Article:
Domain Trusts – Easier than you think

Not a lot of us get to work with actually establishing a trust between Domains.  On the Enterprise it happens but in small Business it doesn’t really.  Unless you’re in that grey area of “Too big to be a little guy but not yet Enterprise”

If you’re in that area, you’re probably the “Lone Gunman” managing the network.  You might have a Test environment of your own (or thanks to Virtualization, be thinking of having one)

You might even be in a company just large enough that you merged (or became merged) into a larger Division.

One of the big problems you will encounter right off the bat, is you need to share resources at some level with the parent company, even as simple as accessing a website.

If there is no Trust established you’ll encounter issues much like you would in a normal peer to peer network, in which you must validate against the resource in question with credentials from that Domain.   If there is no trust in place, you must manage multiple accounts, permissions.   If something as simple as an inventory application needs to run, it can’t.   There is usually validation on some level.  And switching domains to using “Anonymous” and “Everyone” permissions is not only a BAD break fix, it will make you far more liable to viruses, hacks, attacks and breach many rules in compliance like SOX/PCI and other nasty Multi letter acronyms I just can’t memorize on a daily basis.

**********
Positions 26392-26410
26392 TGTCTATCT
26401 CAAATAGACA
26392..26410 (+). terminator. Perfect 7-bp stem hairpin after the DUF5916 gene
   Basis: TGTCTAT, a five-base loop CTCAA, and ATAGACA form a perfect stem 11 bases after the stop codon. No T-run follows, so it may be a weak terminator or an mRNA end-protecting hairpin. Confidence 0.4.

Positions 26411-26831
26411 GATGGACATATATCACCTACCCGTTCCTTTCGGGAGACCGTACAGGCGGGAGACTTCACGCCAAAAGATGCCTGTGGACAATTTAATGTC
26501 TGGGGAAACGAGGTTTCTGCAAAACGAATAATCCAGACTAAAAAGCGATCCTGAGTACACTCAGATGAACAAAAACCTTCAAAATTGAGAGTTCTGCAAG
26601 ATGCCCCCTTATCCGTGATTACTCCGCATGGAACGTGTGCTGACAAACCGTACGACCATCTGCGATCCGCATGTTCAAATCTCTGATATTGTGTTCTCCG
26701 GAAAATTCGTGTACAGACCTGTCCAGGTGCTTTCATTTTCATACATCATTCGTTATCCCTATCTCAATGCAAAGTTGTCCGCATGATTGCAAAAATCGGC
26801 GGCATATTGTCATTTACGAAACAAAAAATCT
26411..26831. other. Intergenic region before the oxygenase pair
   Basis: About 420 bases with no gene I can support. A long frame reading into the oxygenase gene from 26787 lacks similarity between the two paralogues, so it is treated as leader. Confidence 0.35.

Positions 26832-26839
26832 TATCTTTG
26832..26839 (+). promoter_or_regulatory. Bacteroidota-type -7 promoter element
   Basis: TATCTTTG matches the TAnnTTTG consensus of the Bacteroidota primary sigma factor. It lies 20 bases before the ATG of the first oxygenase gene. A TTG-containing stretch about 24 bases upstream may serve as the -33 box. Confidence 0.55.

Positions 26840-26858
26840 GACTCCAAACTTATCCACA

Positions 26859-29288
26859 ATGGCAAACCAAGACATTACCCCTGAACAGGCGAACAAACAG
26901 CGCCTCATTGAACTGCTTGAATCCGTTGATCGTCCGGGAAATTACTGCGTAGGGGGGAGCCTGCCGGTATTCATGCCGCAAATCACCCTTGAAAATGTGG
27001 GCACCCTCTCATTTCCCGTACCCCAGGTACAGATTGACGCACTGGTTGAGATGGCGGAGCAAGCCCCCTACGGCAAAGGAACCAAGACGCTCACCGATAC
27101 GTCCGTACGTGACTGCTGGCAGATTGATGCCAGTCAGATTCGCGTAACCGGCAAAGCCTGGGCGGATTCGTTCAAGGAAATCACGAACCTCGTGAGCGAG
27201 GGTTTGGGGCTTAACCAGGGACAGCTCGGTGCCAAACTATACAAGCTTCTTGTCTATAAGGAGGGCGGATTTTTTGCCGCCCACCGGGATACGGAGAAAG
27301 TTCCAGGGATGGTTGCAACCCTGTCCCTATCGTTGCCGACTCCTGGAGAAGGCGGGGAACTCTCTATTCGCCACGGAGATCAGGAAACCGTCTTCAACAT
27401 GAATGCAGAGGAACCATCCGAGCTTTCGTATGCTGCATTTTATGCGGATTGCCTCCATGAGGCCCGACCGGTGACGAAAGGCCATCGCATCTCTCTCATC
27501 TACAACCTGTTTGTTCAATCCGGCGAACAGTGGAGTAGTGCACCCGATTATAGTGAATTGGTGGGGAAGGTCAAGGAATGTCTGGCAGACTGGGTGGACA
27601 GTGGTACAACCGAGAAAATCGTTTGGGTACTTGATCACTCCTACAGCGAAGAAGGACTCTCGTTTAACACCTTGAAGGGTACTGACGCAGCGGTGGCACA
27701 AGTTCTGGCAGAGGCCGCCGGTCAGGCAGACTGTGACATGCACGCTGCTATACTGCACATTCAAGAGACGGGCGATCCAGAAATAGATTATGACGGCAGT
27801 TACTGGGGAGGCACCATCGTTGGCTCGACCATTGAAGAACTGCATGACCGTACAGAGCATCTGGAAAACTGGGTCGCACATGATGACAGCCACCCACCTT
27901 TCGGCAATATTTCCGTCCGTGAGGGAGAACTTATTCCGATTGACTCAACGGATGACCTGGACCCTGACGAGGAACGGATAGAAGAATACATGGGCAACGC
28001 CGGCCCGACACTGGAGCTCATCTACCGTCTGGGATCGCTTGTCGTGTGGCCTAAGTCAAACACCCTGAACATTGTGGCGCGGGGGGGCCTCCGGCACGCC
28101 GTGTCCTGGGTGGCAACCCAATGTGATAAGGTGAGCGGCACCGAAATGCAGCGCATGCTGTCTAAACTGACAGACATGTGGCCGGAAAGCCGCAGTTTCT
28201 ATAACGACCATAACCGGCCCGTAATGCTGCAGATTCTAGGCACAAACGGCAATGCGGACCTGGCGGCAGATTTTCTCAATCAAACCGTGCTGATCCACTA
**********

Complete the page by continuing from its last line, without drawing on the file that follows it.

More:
So you need a trust.   One way or two way?  Forest level or External? What will I get to do automatically?

These are questions that should roam through your head. But on the most basic level, HOW difficult is it to establish?

It isn’t.  As long as some prep work is done.

You should be able to resolve names to IP addresses, if there are firewalls separating the networks, appropriate ports should be opened, and If one party is setting up the Trust, proper credentials must be available in both domains with appropriate permissions.  

***KLUNK***

Oh you thought it was going to be a COMPLETE walk in the park? Well it isn’t horribly difficult, just a little prep work.  That’s all.  Relax. 😉

If you have two separate Domains on different networks, you should have at least some Conditional Forwarders or Replicated copies of the Foreign DNS domain.  Conditional Forwarders are simpler to setup and require far less changes in security as all they do is change the ending domain name (IE: office.abc.com) and FORWARD the request the the DNS servers for that Domain

You’ll need that on both sides

To establish the Actual Trust you’ll need to go into “Active Directory Domains and Trusts” off the Start menu.

See ? Easy!

Right click on the Domain in question that you need to establish a trust.  Choose “Properties”.  At this point you will see a tab marked “Trusts”.  Click on that.

Here’s where the fun starts! On the lower left hand side you will see a button marked “New Trust”, click on that to bring up the “New Trust Wizard”

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Type in the NETBIOS name (ABC) or the FQDN (IE: ABC.CONTOSO.LOCAL or CONTOSO.LOCAL) of the Domain you are attempting to establish a trust with.